Tennis Programs at Historically Black Colleges Receive a Boost
Rochelle Houston had an advantage. Her father, Joe Goldthreate, is a legendary tennis coach in Nashville, who taught her not only how to play the …
Rochelle Houston had an advantage. Her father, Joe Goldthreate, is a legendary tennis coach in Nashville, who taught her not only how to play the game, but how to coach it, too.
Houston is now the head of tennis at Florida A&M, which until recently meant she coached both teams. But the men’s team was cut in 2020 due to a lack of funding, and the women’s team makes do. It certainly does not enjoy the lavish facilities and recruiting budgets of many large Division I programs.
That is typical of many, if not all, of the 38 historically Black colleges and universities that have tennis programs. To help address that, the United States Tennis Association has initiated a grant program to contribute funding to those college programs, with the ultimate goal of enhancing opportunities for players of color, especially women, to become coaches and grow the game.
“There is a desperate need,” Houston said Wednesday from her office in Tallahassee, Fla. “We don’t have a lot of funding. We barely get by. This program will help significantly.”
The grant is named after David Dinkins, the former mayor of New York who was a board member of the U.S.T.A. and longtime tennis player, fan and active supporter. Had it not been for Dinkins’ advocacy and intervention, the U.S. Open might not even be in New York anymore, and might not have its showpiece venue, Arthur Ashe Stadium, the largest in tennis.
The U.S.T.A. David N. Dinkins H.B.C.U. Coaching Grant will initially offer grants of up to $2,500 for each school, but that figure could increase if funding does. The money can be used for a wide range of areas where many H.B.C.U. tennis programs are underfunded, including for recruiting and basic equipment.
“Our recruiting budget is very limited,” Houston said, “But maybe this can help us get new rackets for the girls, or strings and uniforms, things like that. Sometimes we can’t afford it.”
The U.S.T.A. will announce the grant on Thursday as part of a day to celebrate Dinkins, who died in November 2020 at age 93. Dinkins met his wife, Joyce, who passed away in October 2020 at age 89, when both attended Howard University, one of the premier H.B.C.U.s. The U.S. Open will feature “H.B.C.U. Live” events throughout the day on Thursday, including a performance by the Howard band inside Ashe Stadium before the night matches.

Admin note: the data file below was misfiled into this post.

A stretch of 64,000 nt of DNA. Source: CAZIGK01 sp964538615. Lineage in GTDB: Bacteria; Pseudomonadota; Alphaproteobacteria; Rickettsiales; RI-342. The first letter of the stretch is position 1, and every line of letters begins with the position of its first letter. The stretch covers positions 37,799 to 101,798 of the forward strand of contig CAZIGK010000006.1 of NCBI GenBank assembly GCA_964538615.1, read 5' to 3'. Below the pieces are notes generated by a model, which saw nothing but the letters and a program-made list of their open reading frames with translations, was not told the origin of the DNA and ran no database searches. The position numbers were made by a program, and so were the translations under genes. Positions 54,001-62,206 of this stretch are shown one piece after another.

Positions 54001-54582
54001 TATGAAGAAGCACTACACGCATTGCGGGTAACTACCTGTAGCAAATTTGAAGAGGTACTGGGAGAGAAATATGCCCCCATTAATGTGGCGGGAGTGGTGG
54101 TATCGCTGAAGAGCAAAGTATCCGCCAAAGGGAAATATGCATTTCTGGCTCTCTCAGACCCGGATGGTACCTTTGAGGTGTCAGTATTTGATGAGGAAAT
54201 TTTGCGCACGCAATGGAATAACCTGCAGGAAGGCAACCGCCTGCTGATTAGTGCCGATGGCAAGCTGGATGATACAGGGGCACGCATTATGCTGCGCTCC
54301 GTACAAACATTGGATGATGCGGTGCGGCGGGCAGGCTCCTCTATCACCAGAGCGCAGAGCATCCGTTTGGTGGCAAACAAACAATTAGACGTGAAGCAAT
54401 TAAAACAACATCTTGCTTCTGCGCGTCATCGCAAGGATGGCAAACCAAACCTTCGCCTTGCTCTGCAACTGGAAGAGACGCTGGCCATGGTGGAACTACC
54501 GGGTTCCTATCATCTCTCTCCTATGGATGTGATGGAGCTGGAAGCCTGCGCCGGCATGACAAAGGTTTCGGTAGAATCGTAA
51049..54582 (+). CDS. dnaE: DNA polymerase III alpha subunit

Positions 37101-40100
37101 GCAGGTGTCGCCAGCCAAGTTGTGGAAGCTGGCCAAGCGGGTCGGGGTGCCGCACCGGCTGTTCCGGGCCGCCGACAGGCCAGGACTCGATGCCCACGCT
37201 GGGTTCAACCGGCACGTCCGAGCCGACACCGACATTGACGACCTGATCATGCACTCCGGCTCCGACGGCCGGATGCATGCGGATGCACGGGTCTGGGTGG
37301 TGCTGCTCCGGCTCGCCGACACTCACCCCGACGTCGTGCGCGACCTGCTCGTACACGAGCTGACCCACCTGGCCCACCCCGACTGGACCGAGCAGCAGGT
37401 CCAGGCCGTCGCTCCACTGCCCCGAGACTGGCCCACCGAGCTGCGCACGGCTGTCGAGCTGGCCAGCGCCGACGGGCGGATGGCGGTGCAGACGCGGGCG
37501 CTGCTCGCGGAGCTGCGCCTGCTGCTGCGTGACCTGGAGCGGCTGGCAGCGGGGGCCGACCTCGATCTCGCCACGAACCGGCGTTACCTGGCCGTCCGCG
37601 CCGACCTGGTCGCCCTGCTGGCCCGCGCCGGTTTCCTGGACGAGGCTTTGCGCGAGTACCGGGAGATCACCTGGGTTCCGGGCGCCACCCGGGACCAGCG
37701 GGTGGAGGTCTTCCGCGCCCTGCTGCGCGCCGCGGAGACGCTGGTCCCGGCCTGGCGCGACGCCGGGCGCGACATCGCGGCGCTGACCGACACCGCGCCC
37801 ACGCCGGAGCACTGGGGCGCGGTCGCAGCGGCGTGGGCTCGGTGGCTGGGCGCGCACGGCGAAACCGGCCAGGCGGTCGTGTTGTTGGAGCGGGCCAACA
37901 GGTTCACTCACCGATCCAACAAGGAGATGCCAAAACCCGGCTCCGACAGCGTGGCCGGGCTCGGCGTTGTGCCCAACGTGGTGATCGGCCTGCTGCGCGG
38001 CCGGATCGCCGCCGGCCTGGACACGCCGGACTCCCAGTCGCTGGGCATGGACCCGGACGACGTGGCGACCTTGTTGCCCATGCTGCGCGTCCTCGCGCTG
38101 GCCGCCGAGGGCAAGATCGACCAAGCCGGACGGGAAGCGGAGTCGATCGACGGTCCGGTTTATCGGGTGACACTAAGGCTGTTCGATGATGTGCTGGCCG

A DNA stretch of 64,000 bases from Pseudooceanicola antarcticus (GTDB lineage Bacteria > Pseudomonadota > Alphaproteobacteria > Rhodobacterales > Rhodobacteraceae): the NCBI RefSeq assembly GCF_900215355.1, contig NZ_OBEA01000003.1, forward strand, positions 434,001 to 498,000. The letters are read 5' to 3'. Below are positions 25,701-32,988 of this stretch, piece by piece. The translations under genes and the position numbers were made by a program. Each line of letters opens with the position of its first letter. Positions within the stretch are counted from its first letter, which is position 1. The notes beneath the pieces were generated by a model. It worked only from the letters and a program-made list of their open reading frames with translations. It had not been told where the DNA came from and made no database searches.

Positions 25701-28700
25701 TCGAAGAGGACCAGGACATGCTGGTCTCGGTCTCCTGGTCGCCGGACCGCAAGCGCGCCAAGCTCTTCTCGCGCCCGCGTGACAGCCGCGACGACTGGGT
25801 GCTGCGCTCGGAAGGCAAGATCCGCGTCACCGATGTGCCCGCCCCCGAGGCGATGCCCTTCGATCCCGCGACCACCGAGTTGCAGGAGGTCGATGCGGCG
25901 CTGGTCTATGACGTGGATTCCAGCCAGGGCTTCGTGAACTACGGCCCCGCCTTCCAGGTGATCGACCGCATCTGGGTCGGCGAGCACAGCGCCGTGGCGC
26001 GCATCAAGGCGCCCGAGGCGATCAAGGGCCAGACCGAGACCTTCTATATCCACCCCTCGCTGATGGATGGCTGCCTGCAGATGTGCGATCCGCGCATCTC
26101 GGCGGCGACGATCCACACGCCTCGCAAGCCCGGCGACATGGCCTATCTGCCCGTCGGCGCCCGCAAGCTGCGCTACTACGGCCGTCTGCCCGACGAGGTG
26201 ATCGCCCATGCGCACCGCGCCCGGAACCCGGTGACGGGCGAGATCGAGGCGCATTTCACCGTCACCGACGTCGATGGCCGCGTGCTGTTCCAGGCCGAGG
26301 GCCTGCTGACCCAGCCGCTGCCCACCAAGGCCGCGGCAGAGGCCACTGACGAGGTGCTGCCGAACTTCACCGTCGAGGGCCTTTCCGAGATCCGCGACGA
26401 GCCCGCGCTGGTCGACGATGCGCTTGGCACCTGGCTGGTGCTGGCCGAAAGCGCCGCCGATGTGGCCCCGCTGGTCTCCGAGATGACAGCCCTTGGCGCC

“This is really heartwarming for our whole family,” said David Dinkins, Jr., a senior vice president for sports programming at the Showtime network. “This has been a really tough year since mom and dad died, but the love and support that we have received, including things like this, are incredibly thoughtful and have made it a little easier to bear.”
Dinkins added that his father’s support for tennis extended beyond the U.S. Open to grass-roots tennis, and that the grant program would have been especially meaningful to him.
“He would have really loved this,” Dinkins, Jr. said.
The concept was the idea of Marisa Grimes, the U.S.T.A.’s chief of diversity and inclusion. Although she did not attend an H.B.C.U. (she went to the University of Maryland), she came into the new job in January looking for a way to help support H.B.C.U. tennis programs and increase the ranks of coaches of color, particularly women.
“This is a way for us to bring more people of color and women into the coaching profession,” Grimes said. “It’s an opportunity to tap into players who have a level of experience, but maybe have not seen a pathway to coaching. A lot of H.B.C.U. programs are underfunded.”
Grimes said college players can get financial help through the coaching certification process that will help them not only after they graduate, but could also provide them with income while coaching at camps and clinics in the summers. Once an H.B.C.U. program reaches a certain threshold of players going through those coaching certification workshops, the school will be eligible for a Dinkins grant.
The hope is that with more coaches of color and more women coaches spread throughout the tennis community, it will encourage more participation.
“For young people to see coaches that look like them and reflect their background is a big deal,” Grimes said. “We want to make sure there are role models for those young players, who can say, ‘Oh, maybe this sport is for me, too.’”
Houston, the Florida A&M coach, said she is an example of that, primarily because her coach was her father Goldthreate, who was inducted into the Black Tennis Hall of Fame last year. Houston played at F.A.M.U. and was the team’s No. 1 women’s singles and doubles player, and in 2002 was named to the all-Mid-Eastern Athletic Conference (which includes Howard) team in 2002.
She went back to coach in Nashville but returned to Tallahassee to coach at F.A.M.U. in 2015. She said her experience, having learned from her father, made it easier for her, but others don’t have the same role models.
“Anything that will help other young players recognize that they can become coaches, will help,” she said, “especially for women. Things have gotten a little better in that regard, but we have a ways to go.”